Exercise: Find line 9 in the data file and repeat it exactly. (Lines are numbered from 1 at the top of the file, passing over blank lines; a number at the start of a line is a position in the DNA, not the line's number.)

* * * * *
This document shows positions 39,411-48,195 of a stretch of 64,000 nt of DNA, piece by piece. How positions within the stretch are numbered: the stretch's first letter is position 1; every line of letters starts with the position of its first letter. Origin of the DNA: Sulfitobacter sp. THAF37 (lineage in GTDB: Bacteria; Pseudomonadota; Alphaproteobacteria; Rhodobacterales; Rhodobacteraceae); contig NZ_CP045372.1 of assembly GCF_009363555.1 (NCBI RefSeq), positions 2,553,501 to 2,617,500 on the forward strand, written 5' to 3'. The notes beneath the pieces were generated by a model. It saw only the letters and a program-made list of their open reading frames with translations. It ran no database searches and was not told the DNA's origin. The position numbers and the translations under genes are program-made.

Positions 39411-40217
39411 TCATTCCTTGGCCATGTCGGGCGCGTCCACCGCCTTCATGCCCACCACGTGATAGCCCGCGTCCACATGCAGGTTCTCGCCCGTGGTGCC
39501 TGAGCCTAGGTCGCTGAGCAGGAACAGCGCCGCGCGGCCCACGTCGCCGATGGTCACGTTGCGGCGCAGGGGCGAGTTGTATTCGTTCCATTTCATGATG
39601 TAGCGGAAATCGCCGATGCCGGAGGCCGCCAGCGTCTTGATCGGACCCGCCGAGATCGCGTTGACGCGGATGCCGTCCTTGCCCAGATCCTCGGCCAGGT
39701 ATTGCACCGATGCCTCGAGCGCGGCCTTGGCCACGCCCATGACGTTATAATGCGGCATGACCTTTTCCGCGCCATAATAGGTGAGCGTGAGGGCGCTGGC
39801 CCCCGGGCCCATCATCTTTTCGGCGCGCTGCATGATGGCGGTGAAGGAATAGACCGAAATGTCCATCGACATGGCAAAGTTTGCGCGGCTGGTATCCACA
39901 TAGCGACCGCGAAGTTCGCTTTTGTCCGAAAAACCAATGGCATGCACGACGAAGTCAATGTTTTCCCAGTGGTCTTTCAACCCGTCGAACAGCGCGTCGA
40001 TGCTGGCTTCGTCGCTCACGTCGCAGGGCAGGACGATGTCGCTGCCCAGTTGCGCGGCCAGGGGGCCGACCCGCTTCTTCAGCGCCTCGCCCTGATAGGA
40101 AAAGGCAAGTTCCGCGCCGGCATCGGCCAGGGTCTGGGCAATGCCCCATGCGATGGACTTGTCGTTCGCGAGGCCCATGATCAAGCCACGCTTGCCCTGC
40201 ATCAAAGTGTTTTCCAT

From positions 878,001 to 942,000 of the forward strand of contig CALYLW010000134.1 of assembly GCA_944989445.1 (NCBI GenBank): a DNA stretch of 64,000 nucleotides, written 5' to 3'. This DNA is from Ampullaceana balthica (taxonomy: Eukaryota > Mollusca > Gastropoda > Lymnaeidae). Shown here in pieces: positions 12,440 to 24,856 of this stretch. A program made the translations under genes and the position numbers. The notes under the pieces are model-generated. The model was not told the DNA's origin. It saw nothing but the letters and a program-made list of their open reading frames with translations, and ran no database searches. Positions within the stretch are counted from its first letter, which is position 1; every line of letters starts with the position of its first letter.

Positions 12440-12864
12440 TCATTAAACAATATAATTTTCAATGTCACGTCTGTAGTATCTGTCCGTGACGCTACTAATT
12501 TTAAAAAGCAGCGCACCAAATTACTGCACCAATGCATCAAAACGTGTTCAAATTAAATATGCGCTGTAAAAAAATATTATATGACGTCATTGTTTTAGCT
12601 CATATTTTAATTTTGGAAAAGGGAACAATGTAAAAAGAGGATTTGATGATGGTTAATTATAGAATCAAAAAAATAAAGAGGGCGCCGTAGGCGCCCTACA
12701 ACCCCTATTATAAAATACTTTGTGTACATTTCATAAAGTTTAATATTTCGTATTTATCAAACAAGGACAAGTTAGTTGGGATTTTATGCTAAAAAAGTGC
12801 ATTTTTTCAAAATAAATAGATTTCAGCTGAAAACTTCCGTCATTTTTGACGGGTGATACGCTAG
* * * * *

40001 TGCTGGCTTCGTCGCTCACGTCGCAGGGCAGGACGATGTCGCTGCCCAGTTGCGCGGCCAGGGGGCCGACCCGCTTCTTCAGCGCCTCGCCCTGATAGGA